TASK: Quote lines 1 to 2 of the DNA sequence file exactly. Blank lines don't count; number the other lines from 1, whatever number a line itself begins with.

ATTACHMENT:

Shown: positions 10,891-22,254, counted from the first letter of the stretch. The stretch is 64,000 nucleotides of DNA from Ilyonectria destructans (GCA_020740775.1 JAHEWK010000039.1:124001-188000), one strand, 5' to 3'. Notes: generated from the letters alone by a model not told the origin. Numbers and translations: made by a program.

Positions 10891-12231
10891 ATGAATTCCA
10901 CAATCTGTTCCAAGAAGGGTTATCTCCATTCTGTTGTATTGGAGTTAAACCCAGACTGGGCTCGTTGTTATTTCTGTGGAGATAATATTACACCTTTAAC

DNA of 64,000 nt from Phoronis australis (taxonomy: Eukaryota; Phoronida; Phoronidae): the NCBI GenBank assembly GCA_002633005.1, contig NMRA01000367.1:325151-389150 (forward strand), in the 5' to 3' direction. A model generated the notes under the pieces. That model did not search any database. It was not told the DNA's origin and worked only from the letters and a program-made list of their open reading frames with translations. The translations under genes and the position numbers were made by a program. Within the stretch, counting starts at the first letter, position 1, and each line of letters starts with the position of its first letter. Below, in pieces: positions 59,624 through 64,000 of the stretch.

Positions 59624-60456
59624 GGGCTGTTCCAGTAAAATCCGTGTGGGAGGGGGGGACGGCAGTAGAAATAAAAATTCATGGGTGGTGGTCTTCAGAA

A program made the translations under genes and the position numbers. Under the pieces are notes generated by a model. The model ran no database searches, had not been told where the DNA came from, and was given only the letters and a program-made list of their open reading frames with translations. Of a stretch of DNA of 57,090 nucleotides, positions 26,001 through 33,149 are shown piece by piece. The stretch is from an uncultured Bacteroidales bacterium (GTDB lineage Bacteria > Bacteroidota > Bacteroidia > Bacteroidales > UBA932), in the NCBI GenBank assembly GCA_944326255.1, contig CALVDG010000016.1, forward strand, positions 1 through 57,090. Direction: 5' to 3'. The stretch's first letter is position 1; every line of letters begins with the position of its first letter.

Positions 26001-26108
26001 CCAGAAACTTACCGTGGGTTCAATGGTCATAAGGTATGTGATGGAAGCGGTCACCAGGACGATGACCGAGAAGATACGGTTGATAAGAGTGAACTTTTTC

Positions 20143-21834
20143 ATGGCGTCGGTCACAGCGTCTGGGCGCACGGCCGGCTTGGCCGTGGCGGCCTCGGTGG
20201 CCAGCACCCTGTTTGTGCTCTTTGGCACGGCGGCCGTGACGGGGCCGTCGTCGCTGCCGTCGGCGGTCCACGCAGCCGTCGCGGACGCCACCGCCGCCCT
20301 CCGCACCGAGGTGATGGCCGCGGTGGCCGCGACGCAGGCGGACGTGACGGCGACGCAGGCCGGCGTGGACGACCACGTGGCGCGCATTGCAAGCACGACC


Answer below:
Shown: positions 10,891-22,254, counted from the first letter of the stretch. The stretch is 64,000 nucleotides of DNA from Ilyonectria destructans (GCA_020740775.1 JAHEWK010000039.1:124001-188000), one strand, 5' to 3'. Notes: generated from the letters alone by a model not told the origin. Numbers and translations: made by a program.

Positions 10891-12231